Personal Python anti-patterns

1 Preface

Here's a collection of things I'm finding to be better to avoid while writing in Python. It's partly humorous and exaggerated, and of course most of Python programmers won't agree with it.

Obviously, Python itself should be avoided, if there are better alternatives, but here are those things.

2 Anti-patterns

2.1 Usual anti-patterns

Those are Python anti-patterns, OO anti-patterns, and general programming anti-patterns, which are widely known and could easily be googled; things like global variables.

2.2 FP

A language is said to support a style of programming if it provides facilities that make it convenient (reasonably easy, safe, and efficient) to use that style. A language does not support a technique if it takes exceptional effort or skill to write such programs; it merely enables the technique to be used.

– Bjarne Stroustrup, The C++ Programming Language

It's often being said that Python supports FP, what tricked me into it in the first place, but the truth is that it doesn't. There's simply nothing that makes it better for FP than virtually any other modern high-level language. The first problem one might notice is mutation, which breaks pretty much any possibility of sane FP, and then there goes a cumbersome syntax for lambdas, non-FP-friendly library, a lack of TCO, etc.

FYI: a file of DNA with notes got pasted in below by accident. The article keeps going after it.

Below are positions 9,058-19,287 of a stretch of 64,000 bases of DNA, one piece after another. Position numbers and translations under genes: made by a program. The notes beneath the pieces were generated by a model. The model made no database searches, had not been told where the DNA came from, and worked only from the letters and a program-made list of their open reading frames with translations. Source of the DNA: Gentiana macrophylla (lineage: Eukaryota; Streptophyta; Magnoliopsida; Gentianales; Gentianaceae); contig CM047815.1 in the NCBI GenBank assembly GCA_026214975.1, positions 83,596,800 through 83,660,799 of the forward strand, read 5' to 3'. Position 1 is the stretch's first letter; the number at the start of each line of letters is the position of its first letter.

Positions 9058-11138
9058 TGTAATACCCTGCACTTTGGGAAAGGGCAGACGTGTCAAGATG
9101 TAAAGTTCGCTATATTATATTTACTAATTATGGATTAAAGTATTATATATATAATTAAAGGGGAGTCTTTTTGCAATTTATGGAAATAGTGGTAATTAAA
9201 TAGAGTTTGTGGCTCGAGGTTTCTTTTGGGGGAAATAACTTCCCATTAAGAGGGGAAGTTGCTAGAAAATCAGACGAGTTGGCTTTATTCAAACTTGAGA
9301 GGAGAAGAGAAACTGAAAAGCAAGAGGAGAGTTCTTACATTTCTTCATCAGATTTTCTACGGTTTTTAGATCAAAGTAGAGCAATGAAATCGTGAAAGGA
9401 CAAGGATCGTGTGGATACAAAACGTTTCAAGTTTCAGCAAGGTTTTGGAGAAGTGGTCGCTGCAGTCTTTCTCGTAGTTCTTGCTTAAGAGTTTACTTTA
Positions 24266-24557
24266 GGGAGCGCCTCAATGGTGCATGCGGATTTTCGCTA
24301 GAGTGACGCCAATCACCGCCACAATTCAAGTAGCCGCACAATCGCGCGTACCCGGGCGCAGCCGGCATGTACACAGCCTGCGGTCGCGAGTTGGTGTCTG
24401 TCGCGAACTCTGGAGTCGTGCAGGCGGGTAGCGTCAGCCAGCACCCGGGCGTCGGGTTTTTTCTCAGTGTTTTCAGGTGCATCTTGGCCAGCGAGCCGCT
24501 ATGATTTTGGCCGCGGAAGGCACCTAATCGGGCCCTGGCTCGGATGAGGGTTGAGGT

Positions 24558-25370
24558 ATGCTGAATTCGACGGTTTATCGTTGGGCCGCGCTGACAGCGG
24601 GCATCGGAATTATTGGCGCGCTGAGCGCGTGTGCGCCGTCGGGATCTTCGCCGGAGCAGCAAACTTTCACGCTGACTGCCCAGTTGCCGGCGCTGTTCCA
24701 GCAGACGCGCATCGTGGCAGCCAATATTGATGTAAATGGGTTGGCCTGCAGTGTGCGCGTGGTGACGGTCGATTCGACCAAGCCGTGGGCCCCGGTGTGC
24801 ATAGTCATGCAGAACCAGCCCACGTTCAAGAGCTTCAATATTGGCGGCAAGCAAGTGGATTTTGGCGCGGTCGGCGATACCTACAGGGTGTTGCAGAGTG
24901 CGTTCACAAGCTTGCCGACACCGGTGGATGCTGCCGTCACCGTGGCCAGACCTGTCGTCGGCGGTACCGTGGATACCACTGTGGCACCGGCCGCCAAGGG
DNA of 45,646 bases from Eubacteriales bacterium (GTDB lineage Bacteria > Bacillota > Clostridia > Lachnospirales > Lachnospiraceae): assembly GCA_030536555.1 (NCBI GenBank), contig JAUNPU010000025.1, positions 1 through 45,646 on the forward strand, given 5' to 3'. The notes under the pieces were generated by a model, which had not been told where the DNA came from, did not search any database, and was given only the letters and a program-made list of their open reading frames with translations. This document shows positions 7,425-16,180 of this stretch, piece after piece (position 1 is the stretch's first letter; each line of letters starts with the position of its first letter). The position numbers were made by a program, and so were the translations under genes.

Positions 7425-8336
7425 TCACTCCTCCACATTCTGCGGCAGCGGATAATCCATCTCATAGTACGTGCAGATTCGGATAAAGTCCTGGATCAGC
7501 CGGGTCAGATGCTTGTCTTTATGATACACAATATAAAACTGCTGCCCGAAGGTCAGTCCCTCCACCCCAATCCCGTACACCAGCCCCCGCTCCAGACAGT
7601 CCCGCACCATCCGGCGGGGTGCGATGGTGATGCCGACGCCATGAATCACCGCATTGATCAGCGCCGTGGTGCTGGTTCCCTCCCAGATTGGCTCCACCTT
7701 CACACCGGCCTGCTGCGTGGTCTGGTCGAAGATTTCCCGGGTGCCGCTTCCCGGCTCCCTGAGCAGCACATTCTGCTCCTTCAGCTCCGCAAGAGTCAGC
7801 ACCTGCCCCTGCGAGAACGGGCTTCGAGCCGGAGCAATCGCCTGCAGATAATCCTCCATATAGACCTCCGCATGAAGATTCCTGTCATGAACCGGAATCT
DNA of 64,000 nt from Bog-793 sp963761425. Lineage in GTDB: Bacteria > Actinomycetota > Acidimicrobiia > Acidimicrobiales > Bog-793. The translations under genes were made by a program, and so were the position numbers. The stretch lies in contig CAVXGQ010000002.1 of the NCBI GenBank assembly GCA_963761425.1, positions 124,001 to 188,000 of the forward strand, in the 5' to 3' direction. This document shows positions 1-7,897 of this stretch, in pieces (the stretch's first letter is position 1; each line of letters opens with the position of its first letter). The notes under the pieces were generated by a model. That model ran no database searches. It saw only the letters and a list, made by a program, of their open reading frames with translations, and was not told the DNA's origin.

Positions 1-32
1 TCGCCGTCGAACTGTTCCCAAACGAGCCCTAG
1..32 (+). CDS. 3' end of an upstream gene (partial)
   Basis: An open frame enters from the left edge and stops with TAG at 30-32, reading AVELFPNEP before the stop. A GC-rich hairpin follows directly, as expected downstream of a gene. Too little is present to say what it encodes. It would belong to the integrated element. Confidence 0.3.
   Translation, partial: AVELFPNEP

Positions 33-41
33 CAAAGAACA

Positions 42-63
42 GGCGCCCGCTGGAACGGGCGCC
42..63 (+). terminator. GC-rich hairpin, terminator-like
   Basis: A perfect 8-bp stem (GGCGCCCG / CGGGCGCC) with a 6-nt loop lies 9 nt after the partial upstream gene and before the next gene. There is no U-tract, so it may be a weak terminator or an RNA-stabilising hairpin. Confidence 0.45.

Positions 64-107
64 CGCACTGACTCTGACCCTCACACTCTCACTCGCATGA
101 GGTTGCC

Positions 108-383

2.3 OOP

OO without static typing, and without strict interfaces, but with possibility to hack things easily (which is generally a good thing, but.), could easily lead into a design rabbit-hole, or simply to bugs. Though OO by itself is pretty error-prone. Hence, KISS, and only use it minimally.

2.4 Laziness

That is, things like generators and coroutines. It's just overcomplicated in Python, so, unless it really simplifies something else, or is necessary (e.g., amount of data or computations is really big; though it's also probably not a good idea to use Python for such tasks), it's better to avoid, and to force computations/values if a library function returns lazy ones (what they tend to do when it doesn't [always] make much sense: e.g., asyncio.create_subprocess_shell). Here's a function to force coroutines:

def force(x):
    loop = asyncio.get_event_loop()
    return loop.run_until_complete(x)

2.5 Exceptions

Gradually these objectives have been sacrificed in favor of power, supposedly achieved by a plethora of features and notational conventions, many of them unnecessary and some of them, like exception handling, even dangerous. We relive the history of the design of the motor car. Gadgets and glitter prevail over fundamental concerns of safety and economy.


In this last resort, I appeal to you, representatives of the programming profession in the United States, and citizens concerned with the welfare and safety of your own country and of mankind: Do not allow this language in its present state to be used in applications where reliability is critical, i.e., nuclear power stations, cruise missiles, early warning systems, anti-ballistic missile defense systems.